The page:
Deadly tumor-initiating cells (TIC) seed metastases throughout the body and cause relapses in patients. Whether these tumor-initiating cells can also be referred to as stem cells, specifically, cancer stem cells, has been up for debate.
"Our research establishes for the first time the relationship between the normal stem cell program and the cancer stem cell program, albeit in the context of the mammary gland," says the lead author. Tumor-initiating cells are in fact cancer stem cells, but cancer stem cells do not arise from normal stem cells."
Cancer stem cells emerge after undergoing an epithelial-to-mesenchymal transition (EMT), which endows the cells with the motility and flexibility required for seeding new tumors.
In the Nature paper, authors used a mouse model to show which cells within the normal and cancerous mammary gland express the related master regulators Snail and Slug, both of which confer stem-like traits on mammary cells.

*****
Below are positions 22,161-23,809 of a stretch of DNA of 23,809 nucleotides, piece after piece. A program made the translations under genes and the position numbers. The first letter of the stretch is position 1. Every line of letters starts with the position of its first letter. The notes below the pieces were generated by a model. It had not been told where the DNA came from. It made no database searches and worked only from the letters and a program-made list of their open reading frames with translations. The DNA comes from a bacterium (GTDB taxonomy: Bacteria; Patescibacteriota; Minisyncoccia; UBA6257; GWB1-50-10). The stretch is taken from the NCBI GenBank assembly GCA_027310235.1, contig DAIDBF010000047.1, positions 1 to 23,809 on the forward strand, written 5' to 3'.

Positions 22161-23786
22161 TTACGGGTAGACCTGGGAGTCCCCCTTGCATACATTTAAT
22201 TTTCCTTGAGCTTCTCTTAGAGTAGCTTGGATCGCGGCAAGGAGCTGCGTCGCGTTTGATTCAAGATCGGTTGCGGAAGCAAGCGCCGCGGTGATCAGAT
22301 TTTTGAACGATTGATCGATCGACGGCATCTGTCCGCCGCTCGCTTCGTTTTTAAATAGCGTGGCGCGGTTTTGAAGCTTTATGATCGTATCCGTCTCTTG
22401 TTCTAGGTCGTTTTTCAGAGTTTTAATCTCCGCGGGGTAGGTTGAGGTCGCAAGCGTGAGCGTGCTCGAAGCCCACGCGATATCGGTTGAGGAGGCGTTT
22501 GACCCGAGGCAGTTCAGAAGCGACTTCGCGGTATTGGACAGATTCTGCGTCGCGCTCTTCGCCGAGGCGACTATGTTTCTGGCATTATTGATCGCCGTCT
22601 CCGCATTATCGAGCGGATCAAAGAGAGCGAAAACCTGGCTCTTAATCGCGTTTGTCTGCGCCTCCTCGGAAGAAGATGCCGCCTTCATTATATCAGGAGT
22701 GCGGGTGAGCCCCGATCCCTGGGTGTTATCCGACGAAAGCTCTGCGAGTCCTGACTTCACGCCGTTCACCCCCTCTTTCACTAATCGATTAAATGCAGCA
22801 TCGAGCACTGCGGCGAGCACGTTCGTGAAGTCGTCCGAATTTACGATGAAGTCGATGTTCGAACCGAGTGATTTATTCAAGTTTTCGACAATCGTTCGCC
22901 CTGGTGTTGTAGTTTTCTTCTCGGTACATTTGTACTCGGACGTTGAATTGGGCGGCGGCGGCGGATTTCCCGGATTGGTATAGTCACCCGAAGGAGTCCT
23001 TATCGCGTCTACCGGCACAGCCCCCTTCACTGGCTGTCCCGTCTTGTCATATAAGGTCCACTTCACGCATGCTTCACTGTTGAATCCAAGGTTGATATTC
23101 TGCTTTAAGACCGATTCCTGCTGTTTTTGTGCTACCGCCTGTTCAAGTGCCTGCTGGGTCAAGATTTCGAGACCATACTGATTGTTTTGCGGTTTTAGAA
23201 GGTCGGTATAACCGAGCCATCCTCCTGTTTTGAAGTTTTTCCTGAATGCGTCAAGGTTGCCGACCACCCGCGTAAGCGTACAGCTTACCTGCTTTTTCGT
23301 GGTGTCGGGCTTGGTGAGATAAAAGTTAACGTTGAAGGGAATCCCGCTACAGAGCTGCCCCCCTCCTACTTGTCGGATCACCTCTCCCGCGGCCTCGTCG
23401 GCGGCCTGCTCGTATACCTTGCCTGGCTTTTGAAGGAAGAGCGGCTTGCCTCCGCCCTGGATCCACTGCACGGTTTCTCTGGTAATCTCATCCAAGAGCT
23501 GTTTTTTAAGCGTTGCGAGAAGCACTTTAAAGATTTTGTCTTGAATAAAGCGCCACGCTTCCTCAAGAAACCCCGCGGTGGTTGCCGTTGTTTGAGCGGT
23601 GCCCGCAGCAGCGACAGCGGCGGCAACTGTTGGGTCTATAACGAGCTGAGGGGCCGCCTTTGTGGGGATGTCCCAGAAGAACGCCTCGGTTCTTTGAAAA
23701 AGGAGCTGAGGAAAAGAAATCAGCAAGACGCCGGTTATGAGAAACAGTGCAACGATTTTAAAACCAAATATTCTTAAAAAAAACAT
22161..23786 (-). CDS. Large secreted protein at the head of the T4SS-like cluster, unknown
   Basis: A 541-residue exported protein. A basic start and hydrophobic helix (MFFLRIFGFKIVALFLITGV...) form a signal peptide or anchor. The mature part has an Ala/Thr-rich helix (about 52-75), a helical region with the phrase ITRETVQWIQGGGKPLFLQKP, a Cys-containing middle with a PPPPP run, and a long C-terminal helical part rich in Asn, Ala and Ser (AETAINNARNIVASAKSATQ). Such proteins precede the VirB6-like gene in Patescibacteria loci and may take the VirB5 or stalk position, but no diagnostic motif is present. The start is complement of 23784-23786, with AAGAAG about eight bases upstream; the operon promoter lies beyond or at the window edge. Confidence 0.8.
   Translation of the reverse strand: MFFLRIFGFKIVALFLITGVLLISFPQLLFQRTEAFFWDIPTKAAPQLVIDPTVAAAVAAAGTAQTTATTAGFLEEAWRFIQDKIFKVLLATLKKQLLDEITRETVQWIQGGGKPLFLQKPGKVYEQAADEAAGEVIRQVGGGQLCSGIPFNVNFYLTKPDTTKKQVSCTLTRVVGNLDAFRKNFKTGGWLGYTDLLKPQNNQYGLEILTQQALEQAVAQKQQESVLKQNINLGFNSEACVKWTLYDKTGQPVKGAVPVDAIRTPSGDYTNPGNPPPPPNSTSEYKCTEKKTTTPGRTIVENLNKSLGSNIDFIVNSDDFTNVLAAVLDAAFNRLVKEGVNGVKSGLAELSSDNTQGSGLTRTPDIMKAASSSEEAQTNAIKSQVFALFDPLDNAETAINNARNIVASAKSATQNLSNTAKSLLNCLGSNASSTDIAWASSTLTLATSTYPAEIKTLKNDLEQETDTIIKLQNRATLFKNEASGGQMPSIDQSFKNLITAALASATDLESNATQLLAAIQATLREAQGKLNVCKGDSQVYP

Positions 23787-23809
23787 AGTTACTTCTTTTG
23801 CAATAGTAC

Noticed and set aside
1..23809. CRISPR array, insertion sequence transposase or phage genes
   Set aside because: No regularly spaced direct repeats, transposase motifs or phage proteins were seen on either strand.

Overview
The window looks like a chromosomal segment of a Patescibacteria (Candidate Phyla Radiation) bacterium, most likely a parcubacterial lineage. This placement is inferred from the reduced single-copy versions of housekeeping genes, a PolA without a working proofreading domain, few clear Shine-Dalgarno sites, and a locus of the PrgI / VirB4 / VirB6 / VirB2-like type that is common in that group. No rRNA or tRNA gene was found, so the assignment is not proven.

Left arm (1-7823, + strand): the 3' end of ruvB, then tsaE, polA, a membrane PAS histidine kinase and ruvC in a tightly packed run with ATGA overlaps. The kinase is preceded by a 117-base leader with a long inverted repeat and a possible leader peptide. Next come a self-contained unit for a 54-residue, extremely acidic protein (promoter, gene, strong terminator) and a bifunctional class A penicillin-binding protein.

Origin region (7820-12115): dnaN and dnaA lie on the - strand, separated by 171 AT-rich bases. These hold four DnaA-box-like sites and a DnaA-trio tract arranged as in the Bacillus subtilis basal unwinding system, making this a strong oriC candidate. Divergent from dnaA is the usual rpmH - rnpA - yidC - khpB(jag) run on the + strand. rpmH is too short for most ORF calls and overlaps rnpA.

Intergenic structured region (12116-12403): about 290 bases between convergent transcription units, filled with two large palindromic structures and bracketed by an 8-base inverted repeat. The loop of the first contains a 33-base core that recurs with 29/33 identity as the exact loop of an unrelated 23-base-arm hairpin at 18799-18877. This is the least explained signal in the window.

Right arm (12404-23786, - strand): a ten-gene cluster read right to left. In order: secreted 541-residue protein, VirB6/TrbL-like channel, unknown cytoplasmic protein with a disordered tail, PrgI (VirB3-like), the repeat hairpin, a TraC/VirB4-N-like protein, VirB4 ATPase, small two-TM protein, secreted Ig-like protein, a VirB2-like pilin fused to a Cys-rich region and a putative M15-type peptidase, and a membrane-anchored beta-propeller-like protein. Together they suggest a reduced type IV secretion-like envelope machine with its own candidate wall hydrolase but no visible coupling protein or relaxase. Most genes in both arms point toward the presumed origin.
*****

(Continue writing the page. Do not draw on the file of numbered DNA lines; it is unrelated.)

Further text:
Slug, which regulates gland-reconstituting activity in breast tissue, is expressed at higher levels in normal stem cells found in the 'basal layer" of mammary ducts. Snail, a factor first discovered in the context fruit fly embryonic development, is expressed by tumor-initiating cells in the luminal layer of cells in these ducts. Snail has the power to confer aggressive traits on cancer cells that Slug is incapable of doing when it is expressed at normal levels.
"Normal stem cells reside in one layer in the mammary duct; cancer stem cells arise in another. What that means is that cancer stem cells do not arise from normal stem cells. This has been a point of much discussion, but now there is evidence--finally!" says the lead author.